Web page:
When did wargaming become “professional”?

I am both flattered and puzzled by talk of a professional wargame journal. Flattered, because as a wargamer since age 12, my hobby has been deemed worthy of a professional journal.

But I’m also puzzled. A professional journal must necessarily mean that wargaming is a profession. That is, a vocation with specialized training as well as accepted standards of who belongs to the profession. Thus we see professional journals for doctors and engineers,  which require academic credentials as well as licensing. But we don’t see professional journals for writers, which is more of a craft than a profession, and a craft which any idiot can join (the author of this post being a prime example).

So if we have a peer-reviewed professional journal, who is qualified to do the reviewing? Who is not? Does one need to have designed defense simulations, or will hobby wargames do? Does Operations Research count? What about writers who flunked math and break out in hives at the thought of statistics?

This will be particularly interesting given the origins of this journal in Connections, which brought defense professionals into contact with hobby wargamer designers, almost all of whom have to work day jobs other than wargaming. Applying the word “professional” will require elastic and creative definitions.

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8 Responses to When did wargaming become “professional”?

  1. Rex Brynen says:

    The next thing we know, Michael, you’ll be accusing us of being dodos… 😉

  2. Michael Peck says:

    Naah, I like Advanced Squad Leader players.

  3. Brant says:

    Michael has no idea of the anthill he’s just kicked over…

    🙂

    Wargaming got professional when people started to get paid to do it. After that, we’re just coloring in different boxes

  4. pvebber says:

    (Kicking at the ants now all akilter) At times our “professionalism” brings to mind the apcryphal quote by Churchill to a dowager socialite, supposedly after a discussion of the realitve social standing of government officials and “high society insiders”:

    Churchill: “Madam, would you sleep with me for five million pounds?”

    Socialite: “My goodness, Mr. Churchill… Well, I suppose… we would have to discuss terms, of course…”

    Churchill: “Would you sleep with me for five pounds?”

    Socialite: “Mr. Churchill, what kind of woman do you think I am?!”

    Churchill: “Madam, we’ve already established that. Now we are haggling about the price.”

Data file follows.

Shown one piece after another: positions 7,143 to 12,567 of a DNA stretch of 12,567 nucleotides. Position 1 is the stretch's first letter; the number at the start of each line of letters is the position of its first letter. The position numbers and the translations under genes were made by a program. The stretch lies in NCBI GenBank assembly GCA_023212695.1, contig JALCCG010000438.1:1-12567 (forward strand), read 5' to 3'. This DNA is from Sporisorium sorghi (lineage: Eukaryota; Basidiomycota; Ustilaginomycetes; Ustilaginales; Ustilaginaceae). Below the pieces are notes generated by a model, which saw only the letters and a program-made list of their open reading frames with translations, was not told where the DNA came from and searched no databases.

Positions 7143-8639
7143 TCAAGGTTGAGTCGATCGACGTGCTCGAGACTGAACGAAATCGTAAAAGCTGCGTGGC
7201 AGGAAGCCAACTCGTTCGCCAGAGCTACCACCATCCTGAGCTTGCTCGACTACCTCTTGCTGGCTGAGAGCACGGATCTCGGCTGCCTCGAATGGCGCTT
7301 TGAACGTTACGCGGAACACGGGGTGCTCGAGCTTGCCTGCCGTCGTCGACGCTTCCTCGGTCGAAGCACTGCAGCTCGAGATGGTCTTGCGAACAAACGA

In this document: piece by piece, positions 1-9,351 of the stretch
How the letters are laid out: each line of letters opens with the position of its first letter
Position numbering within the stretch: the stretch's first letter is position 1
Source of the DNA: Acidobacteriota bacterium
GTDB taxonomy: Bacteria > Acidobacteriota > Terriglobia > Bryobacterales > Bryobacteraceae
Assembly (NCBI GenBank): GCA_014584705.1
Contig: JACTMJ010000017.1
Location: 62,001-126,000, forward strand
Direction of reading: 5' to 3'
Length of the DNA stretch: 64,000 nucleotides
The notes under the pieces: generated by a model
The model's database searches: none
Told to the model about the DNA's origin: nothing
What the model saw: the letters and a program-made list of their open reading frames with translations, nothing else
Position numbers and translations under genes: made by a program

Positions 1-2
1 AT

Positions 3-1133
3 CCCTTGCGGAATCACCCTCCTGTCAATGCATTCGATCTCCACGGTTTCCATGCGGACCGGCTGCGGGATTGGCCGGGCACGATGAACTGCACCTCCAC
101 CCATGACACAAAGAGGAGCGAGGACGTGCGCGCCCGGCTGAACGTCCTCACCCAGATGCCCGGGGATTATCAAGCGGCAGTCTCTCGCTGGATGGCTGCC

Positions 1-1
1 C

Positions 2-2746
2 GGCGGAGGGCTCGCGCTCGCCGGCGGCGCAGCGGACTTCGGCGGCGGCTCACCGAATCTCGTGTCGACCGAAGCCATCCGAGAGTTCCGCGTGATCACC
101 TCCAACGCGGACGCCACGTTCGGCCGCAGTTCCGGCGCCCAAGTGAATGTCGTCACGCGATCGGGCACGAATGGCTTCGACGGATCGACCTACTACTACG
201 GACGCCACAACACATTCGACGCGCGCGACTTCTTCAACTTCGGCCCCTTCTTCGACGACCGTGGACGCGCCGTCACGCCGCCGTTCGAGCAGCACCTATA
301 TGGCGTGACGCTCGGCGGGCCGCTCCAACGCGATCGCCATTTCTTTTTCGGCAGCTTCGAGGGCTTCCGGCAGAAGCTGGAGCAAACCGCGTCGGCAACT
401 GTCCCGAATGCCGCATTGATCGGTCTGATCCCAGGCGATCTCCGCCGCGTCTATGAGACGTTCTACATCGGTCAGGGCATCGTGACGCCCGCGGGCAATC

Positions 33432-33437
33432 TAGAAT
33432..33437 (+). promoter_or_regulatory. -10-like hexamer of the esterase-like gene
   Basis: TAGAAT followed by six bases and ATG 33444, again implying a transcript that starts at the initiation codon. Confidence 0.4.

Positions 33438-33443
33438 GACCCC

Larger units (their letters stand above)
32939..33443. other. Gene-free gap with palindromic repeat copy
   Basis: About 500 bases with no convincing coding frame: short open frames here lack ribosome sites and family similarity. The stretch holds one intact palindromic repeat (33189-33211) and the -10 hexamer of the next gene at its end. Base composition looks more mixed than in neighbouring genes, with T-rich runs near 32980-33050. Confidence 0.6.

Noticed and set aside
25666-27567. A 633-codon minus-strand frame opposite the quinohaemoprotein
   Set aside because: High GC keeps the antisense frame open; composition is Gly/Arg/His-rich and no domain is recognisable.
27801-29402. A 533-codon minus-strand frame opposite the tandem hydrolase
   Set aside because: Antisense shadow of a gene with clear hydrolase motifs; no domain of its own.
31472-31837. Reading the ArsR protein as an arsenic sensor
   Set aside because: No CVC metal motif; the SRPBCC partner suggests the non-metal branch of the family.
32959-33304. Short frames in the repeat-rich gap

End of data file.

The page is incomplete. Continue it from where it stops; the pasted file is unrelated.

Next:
5. Michael Peck says:

    My favorite quote on professionals is from Truman: “An expert is a fellow who is afraid to learn anything new because then he wouldn’t be an expert anymore.”

  6. Jon Compton says:

    “In the morning I will be sober. But you, madam, will still be ugly.”

    I think the “refereed” part of journal is something we can safely dispense with. But I do believe a professional publication within which we can point to a serious body of published work on the topic of wargaming (not “hobby” unless specifically applicable) is badly needed.

  7. Brant says:

    Cross-posted from CSW
    +++++++++++++++++
    Peck: When did wargaming become “professional”? Still waiting to hear a good answer.

    Me:
    Y’know, it’s not like we’re going to celebrate some anniversary of “Happy Professional Wargaming Day!” or something 😉

    Quite honestly, I think the answer is going to depend on who you talk to. On one hand, some folks might look at it as the establishment of the FA57 career field in the US Army. Others might argue that the start of Connections – bringing together the professionals into a recognizable group – was when it started. I suspect that for those outside our community, that day has not yet come.

  8. Swen says:

    Even writers use techniques and tools they have learned and developed. Perhaps not formal ones and even highly personal ones, but techniques nonetheless. Bacic techniques that can be taught at Art Schools, which also offers a space for fostering and developing skills.

    And guy’s… your interplay at this and like forums is fun and “educational”, not in the traditional sense, still there it is. 😉

    Swen

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